Sawa Kurotani, a professor of anthropology in the College of Arts and Sciences, spoke recently at the Celebrating Endowment luncheon during Homecoming and Parents' Weekend. Here are her remarks.
When Dean Kendrick Brown and Vice President for Advancement Tamara Josserand asked me to represent the College of Arts and Sciences (CAS) by speaking at this luncheon, my first question was, “Why me?” I am not one of the accomplished faculty members who holds an endowed chair. I am not a number-crunching whiz and cannot dazzle you with smart-looking charts and graphs as Kendrick often does. I do not know all of the students in my classroom who have financial need. I am just an ordinary member of the College faculty, who do whatever they can to help students achieve their goals and dreams.
Then I realized that is exactly why I am being asked to speak to you, to help you better understand what your support has truly done for our students.
The mission of the College represents a much needed, yet challenging goal in the complex world in which we live. Take the concept of “personalized education,” for instance. In my introductory anthropology course this semester, 18 students are learning as much from one another as from my instruction, grappling with complicated, and often controversial, issues. The other day we got into a spontaneous debate on “patriarchy.” As we unpacked this controversial concept, in the context of polygyny in a West African community in the 1940s on one hand and our own social reality on the other, our discussion ultimately led to the critique of the workings of modern power. This kind of learning is only possible in a small classroom where we know everyone by name and feel safe enough to share our own ignorance, confusion, or ambivalence.
Outside the classroom, student advising is an equally significant part of my job as a member of the CAS faculty. Truth be told, we academics are not trained educational counselors, which is obvious if you sit in on my advising session. You will see me bumbling around the online advising portal and asking my advisees what is happening in their lives. Even before we exchange a word about the next semester’s schedule, we will get into a lengthy conversation about the student’s sport injuries, recent changes in family life, and even heart-wrenching breakups. Somewhere along the way, I discover how they are developing their long-term goals and dreams, and what we can do to get them a step closer to realizing them. This is certainly not an efficient, quick “in and out” kind of advising; yet, it is just the kind of interaction we pride ourselves on in our close-knit community of learning.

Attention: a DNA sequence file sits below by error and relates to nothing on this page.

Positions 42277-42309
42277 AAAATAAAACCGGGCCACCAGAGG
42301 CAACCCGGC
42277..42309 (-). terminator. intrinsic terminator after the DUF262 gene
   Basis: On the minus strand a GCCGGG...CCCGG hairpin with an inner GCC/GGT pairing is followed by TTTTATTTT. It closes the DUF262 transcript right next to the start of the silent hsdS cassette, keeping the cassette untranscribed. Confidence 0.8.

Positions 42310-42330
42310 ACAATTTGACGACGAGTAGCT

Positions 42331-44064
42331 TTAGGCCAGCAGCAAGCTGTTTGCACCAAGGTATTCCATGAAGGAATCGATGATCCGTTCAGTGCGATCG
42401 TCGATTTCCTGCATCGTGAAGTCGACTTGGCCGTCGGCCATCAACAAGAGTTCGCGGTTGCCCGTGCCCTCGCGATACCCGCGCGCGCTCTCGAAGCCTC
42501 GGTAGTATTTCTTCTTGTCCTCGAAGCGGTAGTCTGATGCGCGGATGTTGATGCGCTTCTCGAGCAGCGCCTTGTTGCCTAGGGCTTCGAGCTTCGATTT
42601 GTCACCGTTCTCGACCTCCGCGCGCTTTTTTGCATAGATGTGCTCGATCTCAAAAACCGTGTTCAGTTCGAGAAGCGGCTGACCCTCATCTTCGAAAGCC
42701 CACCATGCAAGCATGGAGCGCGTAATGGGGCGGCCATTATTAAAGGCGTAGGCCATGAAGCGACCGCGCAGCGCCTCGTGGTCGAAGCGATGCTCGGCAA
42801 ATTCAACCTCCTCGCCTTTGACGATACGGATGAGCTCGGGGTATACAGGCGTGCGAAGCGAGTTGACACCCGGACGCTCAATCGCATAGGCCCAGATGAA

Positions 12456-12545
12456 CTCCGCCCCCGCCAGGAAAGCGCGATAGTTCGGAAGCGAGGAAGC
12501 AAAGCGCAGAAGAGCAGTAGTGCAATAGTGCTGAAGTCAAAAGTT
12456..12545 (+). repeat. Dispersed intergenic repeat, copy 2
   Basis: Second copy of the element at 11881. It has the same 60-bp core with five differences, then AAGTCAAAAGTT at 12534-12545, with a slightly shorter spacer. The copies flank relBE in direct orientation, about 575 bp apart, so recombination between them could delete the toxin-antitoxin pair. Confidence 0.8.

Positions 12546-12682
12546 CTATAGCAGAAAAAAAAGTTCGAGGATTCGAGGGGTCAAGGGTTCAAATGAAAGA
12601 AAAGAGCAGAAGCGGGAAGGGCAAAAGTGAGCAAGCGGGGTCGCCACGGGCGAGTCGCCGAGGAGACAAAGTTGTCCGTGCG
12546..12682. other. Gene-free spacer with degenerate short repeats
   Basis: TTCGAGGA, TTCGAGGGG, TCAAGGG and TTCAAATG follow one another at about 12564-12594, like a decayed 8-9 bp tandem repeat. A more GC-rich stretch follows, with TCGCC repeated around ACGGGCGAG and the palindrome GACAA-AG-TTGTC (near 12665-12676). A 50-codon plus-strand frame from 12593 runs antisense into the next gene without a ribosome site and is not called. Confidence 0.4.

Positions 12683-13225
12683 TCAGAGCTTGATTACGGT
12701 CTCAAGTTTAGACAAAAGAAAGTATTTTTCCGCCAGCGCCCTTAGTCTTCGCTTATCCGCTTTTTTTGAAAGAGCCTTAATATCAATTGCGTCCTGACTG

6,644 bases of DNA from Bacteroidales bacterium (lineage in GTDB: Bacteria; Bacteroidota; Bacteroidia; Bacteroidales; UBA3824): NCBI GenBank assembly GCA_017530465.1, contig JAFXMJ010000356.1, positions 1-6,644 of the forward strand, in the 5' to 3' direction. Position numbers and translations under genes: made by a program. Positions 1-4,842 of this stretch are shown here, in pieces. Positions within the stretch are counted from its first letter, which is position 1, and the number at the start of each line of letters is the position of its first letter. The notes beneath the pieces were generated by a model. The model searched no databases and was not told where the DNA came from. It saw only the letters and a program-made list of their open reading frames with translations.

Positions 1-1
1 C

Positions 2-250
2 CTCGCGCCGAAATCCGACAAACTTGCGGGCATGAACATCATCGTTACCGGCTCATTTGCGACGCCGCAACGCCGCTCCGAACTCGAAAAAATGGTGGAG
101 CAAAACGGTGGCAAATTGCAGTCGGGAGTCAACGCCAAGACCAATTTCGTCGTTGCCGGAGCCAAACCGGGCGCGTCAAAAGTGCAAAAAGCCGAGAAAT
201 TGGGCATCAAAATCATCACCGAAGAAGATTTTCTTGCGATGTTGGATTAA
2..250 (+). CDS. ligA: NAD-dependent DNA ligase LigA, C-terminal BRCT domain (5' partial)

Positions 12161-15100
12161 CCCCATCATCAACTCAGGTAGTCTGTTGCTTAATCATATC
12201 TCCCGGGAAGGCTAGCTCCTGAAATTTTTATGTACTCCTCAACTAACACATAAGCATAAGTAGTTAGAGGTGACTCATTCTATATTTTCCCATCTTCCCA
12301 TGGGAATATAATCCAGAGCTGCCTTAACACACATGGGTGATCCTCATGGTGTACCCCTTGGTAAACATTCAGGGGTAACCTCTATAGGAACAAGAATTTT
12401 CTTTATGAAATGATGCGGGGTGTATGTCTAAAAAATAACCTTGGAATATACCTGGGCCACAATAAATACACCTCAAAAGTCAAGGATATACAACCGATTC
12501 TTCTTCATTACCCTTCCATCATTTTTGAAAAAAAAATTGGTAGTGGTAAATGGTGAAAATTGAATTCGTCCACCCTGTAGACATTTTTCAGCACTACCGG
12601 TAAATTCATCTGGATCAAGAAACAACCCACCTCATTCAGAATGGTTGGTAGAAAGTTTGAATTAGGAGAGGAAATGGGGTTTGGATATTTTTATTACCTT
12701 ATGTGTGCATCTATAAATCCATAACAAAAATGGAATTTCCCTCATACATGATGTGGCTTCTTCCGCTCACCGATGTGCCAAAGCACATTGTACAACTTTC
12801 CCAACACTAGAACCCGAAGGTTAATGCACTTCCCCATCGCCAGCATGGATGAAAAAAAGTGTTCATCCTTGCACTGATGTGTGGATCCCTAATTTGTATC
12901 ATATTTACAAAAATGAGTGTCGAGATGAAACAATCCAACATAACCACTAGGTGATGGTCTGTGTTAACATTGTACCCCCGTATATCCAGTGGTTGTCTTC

These are not typical ways in which faculty and students interact in today’s higher education environments. I am often struck by how privileged we are at Redlands to be able to engage with one another in such an intimate, human way, especially when our alumni tell us years after graduation that our teaching had a life-altering impact. Take Elliott, who graduated with a sociology/anthropology degree 15 years ago and now teaches social science in high school; or Kayla, who also majored in sociology/anthropology and is now a fledgling business owner. Imagine the impact of highly respected senior scholars who teach and mentor in this personalized fashion, faculty members we were able to attract to our campus thanks to endowed chair positions.
Our students are increasingly diverse in their personal histories, educational backgrounds, and future aspirations. What does it take to nurture them to become “global citizens” in the truest sense of the term? Classroom learning is not quite enough—they need real experiences outside their comfort zone to understand divergent life courses and outlooks, the larger forces at work that create a disparity of opportunities, and the opportunity and responsibility we have with one another as members of the same community—whether local, national, or global.